Fauna of New Zealand

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The kiwi is a national symbol of New Zealand.

The animals of New Zealand have a particularly interesting history because, before the arrival of humans, less than 900 years ago, the country was completely free of mammals, except those that could swim there (seals, sea lions, and, off-shore, whales) or fly there (bats). This meant that all the ecological niches occupied by mammals elsewhere were occupied by either insects or birds, leading to an unusually large number of flightless birds, including the Kiwi, the Weka, the Moa, and the Kakapo. Because of the lack of predators even the bats spend most of their time on the ground. There are also about 60 species of lizard (30 each of gecko and skink), four species of frog (all rare and endangered) and two species of tuatara (reptiles resembling lizards but with a distinct lineage).

Invasive species[edit]

Humans first arrived via the Pacific islands, in several waves at some time before 1300,[1] bringing with them the Polynesian Rat (Kiore) and the domesticated dog. Europeans later brought pigs, ferrets, stoats, mice, rats, dogs, cats, sheep, cattle, and many other mammals. Of these, the rats, ferrets, cats, stoats and dogs have all seriously impacted the New Zealand fauna, driving many species to extinction.

Possums were introduced from Australia for a fur industry, and deer from Europe as game animals, both seriously damaging the forest habitat of many birds.

While many species have been introduced, certain species of butterflies periodically migrate to New Zealand. The Australian Painted Lady has been known to migrate from Australia to New Zealand in times of strong migration in Australia.[2]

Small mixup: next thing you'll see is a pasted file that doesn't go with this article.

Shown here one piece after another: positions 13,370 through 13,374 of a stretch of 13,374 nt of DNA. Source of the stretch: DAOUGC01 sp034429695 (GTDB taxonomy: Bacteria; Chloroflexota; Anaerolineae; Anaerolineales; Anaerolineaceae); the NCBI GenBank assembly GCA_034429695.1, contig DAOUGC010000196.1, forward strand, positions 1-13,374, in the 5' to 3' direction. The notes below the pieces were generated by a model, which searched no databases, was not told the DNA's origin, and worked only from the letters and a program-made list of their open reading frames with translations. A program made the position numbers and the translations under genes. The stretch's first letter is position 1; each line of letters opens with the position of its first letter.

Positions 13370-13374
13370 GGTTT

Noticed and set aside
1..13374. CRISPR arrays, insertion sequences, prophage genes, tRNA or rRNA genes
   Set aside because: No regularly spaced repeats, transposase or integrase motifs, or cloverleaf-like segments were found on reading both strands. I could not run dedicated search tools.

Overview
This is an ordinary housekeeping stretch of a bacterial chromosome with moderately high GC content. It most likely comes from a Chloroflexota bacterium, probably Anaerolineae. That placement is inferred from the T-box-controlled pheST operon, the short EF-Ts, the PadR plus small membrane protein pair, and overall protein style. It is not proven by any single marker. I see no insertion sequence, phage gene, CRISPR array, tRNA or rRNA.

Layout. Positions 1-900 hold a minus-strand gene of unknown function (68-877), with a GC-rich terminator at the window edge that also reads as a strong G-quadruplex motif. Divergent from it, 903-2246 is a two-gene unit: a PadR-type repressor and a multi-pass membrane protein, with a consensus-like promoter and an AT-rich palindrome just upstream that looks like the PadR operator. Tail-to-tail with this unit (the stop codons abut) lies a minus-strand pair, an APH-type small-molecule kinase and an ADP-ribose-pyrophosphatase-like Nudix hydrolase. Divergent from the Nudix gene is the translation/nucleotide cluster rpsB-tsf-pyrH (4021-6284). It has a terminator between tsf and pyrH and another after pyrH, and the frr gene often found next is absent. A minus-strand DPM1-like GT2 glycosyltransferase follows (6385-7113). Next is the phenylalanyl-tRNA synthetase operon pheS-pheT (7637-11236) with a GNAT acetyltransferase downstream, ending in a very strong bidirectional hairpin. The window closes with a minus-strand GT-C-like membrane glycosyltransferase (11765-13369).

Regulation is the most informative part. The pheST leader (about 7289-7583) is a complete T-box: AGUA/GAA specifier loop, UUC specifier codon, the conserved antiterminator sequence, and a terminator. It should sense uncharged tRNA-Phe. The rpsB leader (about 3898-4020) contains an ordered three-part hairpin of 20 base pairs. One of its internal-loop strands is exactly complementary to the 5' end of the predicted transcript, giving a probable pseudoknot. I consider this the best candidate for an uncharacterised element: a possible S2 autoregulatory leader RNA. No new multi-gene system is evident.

In recent years, successful efforts have been made to remove possums, rats, ferrets, and other mammals from many offshore islands, large and small, in an effort to return these places to something more closely resembling their original state. An estimated 30 tons of dead possums were removed from Kapiti Island, for example. Similarly, efforts are being made to control such species in selected locations on the mainland. In a further step, in certain mainland reserves mammals are being completely eliminated within predator-proof fences creating ecological islands. Examples are the Karori Wildlife Sanctuary in Wellington City, from which about a ton of dead possums was removed after the installation of a mammal-proof fence, and the Maungatautari Restoration Project.

Main articles[edit]

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References[edit]

  1. ^ New Scientist Webpage: Rat remains help date New Zealand's colonisation. Accessed 2008-06-23
  2. ^ Dingle, Hugh; Zalucki, Myron P.; Rochester, Wayne A. (1999). "Season-specific directional movement in migratory Australian Butterflies". Australian Journal of Entomology 38: 323–329. doi:10.1046/j.1440-6055.1999.00117.x. 

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